Benefit cap defeat will be reversed, says Clegg

 

Bishop of Ripon and Leeds, the Rt Rev John Packer: "It is wrong to see child benefit as being a welfare benefit"

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Nick Clegg has said ministers will seek to overturn a Lords defeat for plans to cap benefits for households at £26,000, when the bill returns to the Commons.

The Welfare Reform Bill looks set to "ping pong" between the two chambers, after peers voted to exclude child benefit from the overall cap.

Ministers say that would raise the cap to the take home pay of someone on a £50,000 salary, making it "pointless".

Former party leader Lord Ashdown was among 26 Lib Dem peers to rebel.

The peer said that as president of the United Nations children's agency Unicef, he could not back the government's plans in their current form.

'Fair'

But Lib Dem leader and Deputy Prime Minister Mr Clegg said on Tuesday he was a "strong supporter" of the cap, as were the "vast majority" of people, because it was "fair to say you can't receive more in benefits than if you were to earn £35,000 before tax".

He added: "That's the simple principle which we will stick to and we will make sure that any amendments in the Lords that make that impossible will be reversed."

However, he said those worried about "transitional arrangements" - Lord Ashdown's key concern - would be "comforted that we're sticking to the cap but we're going to implement it in a sensible way".

Labour peers also backed the amendment from the Bishop of Ripon and Leeds, the Rt Rev John Packer, after their own amendment to exclude people at risk of homelessness from the cap failed to get enough support.

Crossbenchers also backed the amendment which was carried by 252 votes to 237.

REBEL LIB DEM PEERS

  • Lord Ashdown of Norton-sub-Hamdon
  • Lord Allan of Hallam
  • Lord Avebury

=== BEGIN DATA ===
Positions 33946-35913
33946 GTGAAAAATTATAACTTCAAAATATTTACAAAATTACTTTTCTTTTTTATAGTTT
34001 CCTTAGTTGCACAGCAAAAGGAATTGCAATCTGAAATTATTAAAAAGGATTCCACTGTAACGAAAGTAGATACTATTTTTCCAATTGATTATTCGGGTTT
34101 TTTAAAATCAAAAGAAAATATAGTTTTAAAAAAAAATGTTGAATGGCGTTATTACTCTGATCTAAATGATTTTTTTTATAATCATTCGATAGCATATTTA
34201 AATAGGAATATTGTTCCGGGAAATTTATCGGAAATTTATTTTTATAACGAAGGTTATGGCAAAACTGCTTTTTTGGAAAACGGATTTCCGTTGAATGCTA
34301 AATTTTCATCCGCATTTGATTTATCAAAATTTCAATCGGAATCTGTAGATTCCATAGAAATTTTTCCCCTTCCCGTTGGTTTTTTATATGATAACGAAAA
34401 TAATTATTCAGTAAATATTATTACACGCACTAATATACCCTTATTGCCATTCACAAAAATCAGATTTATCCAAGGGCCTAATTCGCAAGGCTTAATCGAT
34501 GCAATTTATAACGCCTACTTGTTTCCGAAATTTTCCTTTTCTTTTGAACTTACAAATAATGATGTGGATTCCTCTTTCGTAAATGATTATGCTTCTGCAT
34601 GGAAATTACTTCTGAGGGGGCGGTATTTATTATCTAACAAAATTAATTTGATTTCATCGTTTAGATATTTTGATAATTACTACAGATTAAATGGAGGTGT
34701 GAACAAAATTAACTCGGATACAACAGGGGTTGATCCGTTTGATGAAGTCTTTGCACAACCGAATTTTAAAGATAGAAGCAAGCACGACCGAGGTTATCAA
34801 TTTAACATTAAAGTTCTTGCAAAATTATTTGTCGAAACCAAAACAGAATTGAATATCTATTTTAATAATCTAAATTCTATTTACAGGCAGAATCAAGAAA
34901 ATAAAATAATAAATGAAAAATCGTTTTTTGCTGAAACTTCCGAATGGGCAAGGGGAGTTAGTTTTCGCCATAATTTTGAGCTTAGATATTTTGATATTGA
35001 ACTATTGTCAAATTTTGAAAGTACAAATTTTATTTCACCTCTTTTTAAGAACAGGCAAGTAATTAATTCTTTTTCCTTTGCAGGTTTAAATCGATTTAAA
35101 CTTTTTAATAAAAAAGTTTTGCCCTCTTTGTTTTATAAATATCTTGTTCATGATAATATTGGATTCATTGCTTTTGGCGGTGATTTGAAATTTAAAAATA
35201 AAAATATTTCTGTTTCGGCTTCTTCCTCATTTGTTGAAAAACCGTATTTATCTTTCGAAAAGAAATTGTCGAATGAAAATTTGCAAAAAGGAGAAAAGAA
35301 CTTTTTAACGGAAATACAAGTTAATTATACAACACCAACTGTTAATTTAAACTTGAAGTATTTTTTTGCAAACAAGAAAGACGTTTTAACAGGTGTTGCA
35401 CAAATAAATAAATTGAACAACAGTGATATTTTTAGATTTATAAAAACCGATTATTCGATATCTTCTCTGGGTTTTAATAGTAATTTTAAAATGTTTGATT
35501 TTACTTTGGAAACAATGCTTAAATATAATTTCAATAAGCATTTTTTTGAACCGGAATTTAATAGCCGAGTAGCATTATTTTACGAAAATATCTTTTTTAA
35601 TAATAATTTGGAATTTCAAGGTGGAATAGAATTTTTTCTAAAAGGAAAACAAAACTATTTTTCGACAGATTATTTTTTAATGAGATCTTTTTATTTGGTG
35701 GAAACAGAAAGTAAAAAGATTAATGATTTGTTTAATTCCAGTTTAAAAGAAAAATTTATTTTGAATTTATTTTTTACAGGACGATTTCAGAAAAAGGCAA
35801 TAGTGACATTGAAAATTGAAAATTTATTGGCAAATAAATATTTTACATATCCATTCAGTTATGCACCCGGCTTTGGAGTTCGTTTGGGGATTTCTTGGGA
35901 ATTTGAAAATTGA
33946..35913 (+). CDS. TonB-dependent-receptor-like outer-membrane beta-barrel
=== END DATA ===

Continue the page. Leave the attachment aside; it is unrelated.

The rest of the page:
• Lord Cotter
  • Lord Dykes
  • Lord Greaves
  • Lord Hussain
  • Lord Kirkwood of Kirkhope
  • Lord Macdonald of River Glaven
  • Lord Maclennan of Rogart
  • Lord Oakeshott of Seagrove Bay
  • Lord Redesdale
  • Lord Roberts of Llandudno
  • Lord Smith of Clifton
  • Lord Taylor of Goss Moor
  • Lord Tyler
  • Baroness Benjamin
  • Baroness Doocey
  • Baroness Harris of Richmond
  • Baroness Hussein-Ece
  • Baroness Miller of Chilthorne Domer
  • Baroness Thomas of Winchester
  • Baroness Tonge
  • Baroness Tyler of Enfield
  • Baroness Walmsley
  • Baroness Williams of Crosby

The cap - which applies to England, Wales and Scotland and would be introduced from April 2013, applies to out-of-work benefits like Jobseeker's Allowance, and Employment and Support Allowance (ESA). But it also includes Child Benefit - currently paid to all parents who want it, regardless of income.

Critics argued that imposing the same cap on all families - regardless of the number of children - effectively meant some children would no longer get child benefit, once the £26,000 cap was reached.

The bishop said: "It cannot be right for the cap to be the same for a childless couple as for a couple with children. Child benefit is the most appropriate way to right this unfairness."